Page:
From the ERIC abstract: “We are not well informed regarding the ability-achievement relationship for twice-exceptional individuals (very high cognitive ability and a diagnosed disability, e.g., autism spectrum disorder [ASD]). The research question for this investigation (N = 59) focused on the predictability of achievement among variables related to ability and education in a twice-exceptional sample of students (cognitive ability of 120 [91st percentile], or above, and diagnosed with ASD). We determined that WISC-IV Working Memory and Processing Speed Indices were both significantly positively correlated with achievement in math, reading, and written language. WISC Perceptual Reasoning Index was uniquely predictive of Oral Language test scores. Unexpected findings were that ASD diagnosis, Verbal Comprehension Index, and forms of academic acceleration were not related to the dependent variables.”

Note: REL Midwest was unable to locate a link to the full-text version of this resource. Although REL Midwest tries to provide publicly available resources whenever possible, it was determined that this resource may be of interest to you. It may be found through university or public library systems.

Bouck, E. C. (2017). Understanding participation: Secondary students with autism spectrum disorder and the accountability system. Education and Training in Autism and Developmental Disabilities, 52(2), 132–143. https://eric.ed.gov/?id=EJ1150910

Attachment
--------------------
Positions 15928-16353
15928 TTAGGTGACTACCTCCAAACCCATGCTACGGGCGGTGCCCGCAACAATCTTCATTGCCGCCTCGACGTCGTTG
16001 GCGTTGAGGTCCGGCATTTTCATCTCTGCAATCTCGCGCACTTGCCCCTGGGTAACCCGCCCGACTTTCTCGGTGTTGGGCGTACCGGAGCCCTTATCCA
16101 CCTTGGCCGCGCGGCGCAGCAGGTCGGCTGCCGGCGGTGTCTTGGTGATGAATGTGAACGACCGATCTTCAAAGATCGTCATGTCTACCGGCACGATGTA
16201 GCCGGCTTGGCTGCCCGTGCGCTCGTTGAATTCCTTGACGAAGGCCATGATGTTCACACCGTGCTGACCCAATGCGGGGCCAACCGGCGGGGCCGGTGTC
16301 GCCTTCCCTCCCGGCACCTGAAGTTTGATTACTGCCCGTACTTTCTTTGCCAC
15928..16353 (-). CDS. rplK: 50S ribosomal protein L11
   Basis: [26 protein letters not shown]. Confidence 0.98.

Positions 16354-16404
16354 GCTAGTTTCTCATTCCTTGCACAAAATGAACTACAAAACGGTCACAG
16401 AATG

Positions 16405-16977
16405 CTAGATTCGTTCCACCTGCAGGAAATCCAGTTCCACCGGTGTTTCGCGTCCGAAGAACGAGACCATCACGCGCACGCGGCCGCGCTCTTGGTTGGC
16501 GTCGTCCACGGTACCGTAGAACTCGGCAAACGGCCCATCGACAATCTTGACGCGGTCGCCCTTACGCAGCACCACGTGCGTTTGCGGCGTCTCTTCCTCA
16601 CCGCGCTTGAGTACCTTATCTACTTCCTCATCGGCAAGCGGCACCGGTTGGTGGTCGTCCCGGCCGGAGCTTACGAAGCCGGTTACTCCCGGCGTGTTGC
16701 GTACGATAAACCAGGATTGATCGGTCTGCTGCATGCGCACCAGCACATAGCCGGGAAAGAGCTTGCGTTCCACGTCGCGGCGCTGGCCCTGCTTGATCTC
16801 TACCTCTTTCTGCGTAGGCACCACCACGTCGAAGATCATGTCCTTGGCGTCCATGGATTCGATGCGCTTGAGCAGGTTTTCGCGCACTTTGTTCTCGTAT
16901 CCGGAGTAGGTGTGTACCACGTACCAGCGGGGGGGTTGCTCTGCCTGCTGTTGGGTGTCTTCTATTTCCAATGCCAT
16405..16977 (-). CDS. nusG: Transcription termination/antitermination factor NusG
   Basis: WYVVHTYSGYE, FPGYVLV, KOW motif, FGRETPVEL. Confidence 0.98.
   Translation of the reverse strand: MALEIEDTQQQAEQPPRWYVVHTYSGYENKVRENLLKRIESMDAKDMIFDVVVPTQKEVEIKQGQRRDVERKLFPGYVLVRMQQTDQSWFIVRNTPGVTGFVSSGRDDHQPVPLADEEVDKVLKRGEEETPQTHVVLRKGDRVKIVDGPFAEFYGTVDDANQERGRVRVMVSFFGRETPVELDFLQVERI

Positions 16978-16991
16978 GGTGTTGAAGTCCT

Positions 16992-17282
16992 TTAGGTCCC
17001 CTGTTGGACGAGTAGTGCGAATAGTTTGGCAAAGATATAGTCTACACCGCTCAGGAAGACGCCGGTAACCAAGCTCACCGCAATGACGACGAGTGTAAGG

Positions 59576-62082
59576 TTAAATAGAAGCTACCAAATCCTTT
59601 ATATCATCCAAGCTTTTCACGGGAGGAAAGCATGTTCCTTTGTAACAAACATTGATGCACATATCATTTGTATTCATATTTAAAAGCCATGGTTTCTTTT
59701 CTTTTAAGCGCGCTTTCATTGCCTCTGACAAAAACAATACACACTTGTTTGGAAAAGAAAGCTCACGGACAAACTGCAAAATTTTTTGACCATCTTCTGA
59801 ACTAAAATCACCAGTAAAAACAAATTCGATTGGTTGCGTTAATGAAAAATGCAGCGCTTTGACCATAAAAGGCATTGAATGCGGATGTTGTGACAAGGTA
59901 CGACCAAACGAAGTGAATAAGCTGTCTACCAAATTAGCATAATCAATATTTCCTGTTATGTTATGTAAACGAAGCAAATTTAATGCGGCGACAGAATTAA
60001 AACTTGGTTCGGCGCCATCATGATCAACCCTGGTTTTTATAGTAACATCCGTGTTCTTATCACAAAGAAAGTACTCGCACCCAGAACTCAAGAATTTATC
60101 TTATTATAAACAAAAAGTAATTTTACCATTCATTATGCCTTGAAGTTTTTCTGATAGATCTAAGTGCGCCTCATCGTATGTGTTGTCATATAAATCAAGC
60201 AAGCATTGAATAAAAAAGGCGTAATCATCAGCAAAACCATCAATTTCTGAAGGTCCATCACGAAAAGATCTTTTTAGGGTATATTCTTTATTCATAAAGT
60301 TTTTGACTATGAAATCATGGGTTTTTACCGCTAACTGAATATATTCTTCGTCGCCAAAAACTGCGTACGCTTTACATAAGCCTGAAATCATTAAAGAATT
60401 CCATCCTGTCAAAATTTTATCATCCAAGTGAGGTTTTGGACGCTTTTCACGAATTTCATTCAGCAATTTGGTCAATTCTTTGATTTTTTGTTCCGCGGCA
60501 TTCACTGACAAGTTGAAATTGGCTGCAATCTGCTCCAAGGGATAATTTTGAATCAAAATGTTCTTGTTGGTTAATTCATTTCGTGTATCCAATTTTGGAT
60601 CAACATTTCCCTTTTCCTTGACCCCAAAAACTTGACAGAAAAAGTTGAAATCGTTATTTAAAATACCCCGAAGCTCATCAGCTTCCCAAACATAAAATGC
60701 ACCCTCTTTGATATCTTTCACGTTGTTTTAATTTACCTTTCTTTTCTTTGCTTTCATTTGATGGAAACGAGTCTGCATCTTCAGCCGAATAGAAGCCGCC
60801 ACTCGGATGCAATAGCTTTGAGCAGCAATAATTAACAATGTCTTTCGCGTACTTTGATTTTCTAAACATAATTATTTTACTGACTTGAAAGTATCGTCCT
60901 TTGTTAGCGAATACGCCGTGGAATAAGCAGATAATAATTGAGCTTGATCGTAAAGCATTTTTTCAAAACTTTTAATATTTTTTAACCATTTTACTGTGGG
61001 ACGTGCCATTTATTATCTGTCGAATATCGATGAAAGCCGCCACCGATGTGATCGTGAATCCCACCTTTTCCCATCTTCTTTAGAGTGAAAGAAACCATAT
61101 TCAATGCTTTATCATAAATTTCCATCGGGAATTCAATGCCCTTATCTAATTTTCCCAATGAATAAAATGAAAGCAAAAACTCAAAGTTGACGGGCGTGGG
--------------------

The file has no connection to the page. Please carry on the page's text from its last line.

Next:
From the ERIC abstract: “All students are expected to participate in accountability systems and multiple options exist for students with disabilities, including taking the general large-scale assessment with and without accommodations and taking an alternate assessment. Using a secondary analysis of the National Longitudinal Transition Study-2 (NLTS2), the researcher conducted frequency distributions, descriptive statistics, and Chi Square Tests of Association to understand the participation of secondary students with autism spectrum disorder in standardized assessments. The results indicate that the most frequent means secondary students with autism spectrum disorder participate in standardized assessments is via an alternate assessment, although individual (i.e., functional skills) and educational factors (e.g., time in general education setting) mediate. The researcher also found low rates of accommodations provided on standardized assessments. Additional research is needed regarding the participation of students with autism spectrum disorder in the accountability system, but the results of this study suggest a relationship between both a student’s time in general education and his/her functional skills and his/her type of participation in the accountability system.”

Note: REL Midwest was unable to locate a link to the full-text version of this resource. Although REL Midwest tries to provide publicly available resources whenever possible, it was determined that this resource may be of interest to you. It may be found through university or public library systems.

Fleury, V. P., Hedges, S., Hume, K., Browder, D. M., Thompson, J. L., Fallin, K., et al. (2014). Addressing the academic needs of adolescents with autism spectrum disorder in secondary education. Remedial and Special Education, 35(2), 68–79. https://eric.ed.gov/?id=ED577938